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Can Fashion Stop Greenwashing?

Big brands are changing the way they talk about sustainability following a regulatory crackdown in Europe. But exactly how companies should be required to substantiate their eco-marketing claims remains hotly debated.
In one image, a woman in a green chiffon dress with ruffled sleeves sits in the sun, with puffy white clouds in the background. A second image shows a clothing label with the words "50% recycled cotton" on it.
After a greenwashing crackdown, H&M is no longer marketing products under its “Conscious” collection, instead offering more precise details on the attributes that reduce an item’s environmental impact. (Instagram/Shutterstock)
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Key insights

  • The way brands make sustainability claims is under pressure as the industry responds to a greenwashing crackdown by European regulators.
  • “Greenhushing” is a growing risk, as some companies stop communicating on environmental and social initiatives for fear of regulatory and reputational blowback.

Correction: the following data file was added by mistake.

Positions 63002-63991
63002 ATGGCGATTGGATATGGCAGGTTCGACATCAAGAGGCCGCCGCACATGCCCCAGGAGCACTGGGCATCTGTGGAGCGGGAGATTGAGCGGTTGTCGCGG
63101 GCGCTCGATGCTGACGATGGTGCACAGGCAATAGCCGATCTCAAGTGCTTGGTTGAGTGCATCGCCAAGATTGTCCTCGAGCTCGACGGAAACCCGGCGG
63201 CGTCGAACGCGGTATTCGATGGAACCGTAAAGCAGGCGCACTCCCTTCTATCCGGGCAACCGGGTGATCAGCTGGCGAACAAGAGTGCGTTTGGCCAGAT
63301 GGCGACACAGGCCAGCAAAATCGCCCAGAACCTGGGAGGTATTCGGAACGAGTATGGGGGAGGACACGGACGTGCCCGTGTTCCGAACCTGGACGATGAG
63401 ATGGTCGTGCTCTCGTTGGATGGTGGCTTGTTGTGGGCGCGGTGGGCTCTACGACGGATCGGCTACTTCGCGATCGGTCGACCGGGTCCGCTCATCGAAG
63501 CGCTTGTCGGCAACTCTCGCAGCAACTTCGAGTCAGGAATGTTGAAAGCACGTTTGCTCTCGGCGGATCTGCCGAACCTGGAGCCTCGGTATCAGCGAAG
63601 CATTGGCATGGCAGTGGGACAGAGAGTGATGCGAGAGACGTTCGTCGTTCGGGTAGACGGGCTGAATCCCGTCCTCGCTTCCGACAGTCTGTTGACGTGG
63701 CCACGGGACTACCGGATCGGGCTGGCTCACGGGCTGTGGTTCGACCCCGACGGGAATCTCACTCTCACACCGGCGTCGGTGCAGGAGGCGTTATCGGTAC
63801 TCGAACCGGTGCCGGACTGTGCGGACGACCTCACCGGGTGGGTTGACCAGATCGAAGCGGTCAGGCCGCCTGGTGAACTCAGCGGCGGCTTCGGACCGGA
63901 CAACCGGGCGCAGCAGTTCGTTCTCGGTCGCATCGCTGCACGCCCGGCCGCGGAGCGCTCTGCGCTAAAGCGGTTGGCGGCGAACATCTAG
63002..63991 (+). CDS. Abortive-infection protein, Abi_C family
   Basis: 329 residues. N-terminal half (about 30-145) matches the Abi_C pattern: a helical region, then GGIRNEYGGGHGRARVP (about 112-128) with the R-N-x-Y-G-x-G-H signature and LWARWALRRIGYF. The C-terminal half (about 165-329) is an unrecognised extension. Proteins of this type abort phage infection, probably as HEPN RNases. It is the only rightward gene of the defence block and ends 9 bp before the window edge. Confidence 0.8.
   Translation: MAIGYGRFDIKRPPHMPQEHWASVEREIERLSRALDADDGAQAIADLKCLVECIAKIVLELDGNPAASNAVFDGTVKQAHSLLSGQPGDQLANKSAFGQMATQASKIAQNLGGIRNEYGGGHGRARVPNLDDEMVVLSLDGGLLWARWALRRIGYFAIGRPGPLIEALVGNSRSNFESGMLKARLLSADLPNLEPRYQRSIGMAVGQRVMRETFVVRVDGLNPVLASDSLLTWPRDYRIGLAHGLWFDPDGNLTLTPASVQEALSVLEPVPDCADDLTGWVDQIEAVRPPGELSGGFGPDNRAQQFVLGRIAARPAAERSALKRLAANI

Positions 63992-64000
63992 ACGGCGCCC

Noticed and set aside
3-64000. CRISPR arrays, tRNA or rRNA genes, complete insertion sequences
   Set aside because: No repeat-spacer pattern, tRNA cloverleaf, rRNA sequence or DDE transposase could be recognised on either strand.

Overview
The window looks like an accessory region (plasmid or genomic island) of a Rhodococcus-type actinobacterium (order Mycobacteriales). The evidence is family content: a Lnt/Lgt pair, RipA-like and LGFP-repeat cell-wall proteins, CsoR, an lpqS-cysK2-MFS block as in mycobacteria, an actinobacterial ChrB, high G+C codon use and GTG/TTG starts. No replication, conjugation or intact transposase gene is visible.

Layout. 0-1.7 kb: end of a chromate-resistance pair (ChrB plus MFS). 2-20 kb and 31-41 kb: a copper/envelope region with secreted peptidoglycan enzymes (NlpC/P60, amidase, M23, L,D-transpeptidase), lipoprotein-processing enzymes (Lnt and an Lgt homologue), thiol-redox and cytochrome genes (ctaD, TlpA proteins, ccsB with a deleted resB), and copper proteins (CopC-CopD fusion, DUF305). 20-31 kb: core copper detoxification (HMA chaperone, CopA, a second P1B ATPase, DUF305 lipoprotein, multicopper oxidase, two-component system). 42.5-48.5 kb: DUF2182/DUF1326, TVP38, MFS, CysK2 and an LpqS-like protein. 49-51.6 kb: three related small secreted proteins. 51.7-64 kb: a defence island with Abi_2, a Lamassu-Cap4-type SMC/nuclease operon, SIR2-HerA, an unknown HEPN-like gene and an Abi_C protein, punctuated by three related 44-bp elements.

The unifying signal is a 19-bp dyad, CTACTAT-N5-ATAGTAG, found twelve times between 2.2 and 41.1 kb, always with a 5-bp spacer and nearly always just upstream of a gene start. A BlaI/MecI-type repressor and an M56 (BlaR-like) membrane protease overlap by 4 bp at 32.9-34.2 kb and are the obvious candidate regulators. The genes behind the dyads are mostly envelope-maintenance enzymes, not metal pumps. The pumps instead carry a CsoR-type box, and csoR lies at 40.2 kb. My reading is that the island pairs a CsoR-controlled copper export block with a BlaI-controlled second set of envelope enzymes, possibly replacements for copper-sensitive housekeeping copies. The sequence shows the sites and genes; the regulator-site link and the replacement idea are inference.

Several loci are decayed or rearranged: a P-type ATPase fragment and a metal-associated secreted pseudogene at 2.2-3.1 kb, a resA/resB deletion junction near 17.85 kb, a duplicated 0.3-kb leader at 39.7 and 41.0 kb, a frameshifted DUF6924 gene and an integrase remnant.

• The European Union is set to lay out rules on how brands should back up green claims at the end of this month, but caution is likely to remain the norm.

For the last 10 years, H&M’s “Conscious” collection has promised shoppers a more responsible choice. This month, the label was pulled from shelves and online listings.

Its abrupt removal is fallout from a wide-ranging greenwashing crackdown that’s forcing a rapid rethink in the way brands market goods they say are more sustainable.

Though rarely a talking point a few years ago, growing consumer appetite for products that can claim a lower environmental impact or better social outcomes has helped fuel a frenzy of sustainability marketing from all corners of the fashion industry.

In September British ultra-fast-fashion brand Boohoo launched a campaign positioning Kourtney Kardashian as its new “sustainability ambassador.” Meanwhile China’s Shein, often criticised as a symbol of wasteful overconsumption, has coupled its meteoric rise with splashy commitments to tackle its impact — a move straight out of the standard-issue industry playbook.

But the eco-marketing free-for-all that has prevailed in recent years is facing a reckoning, with regulators taking aim at vague, unsubstantiated and misleading claims.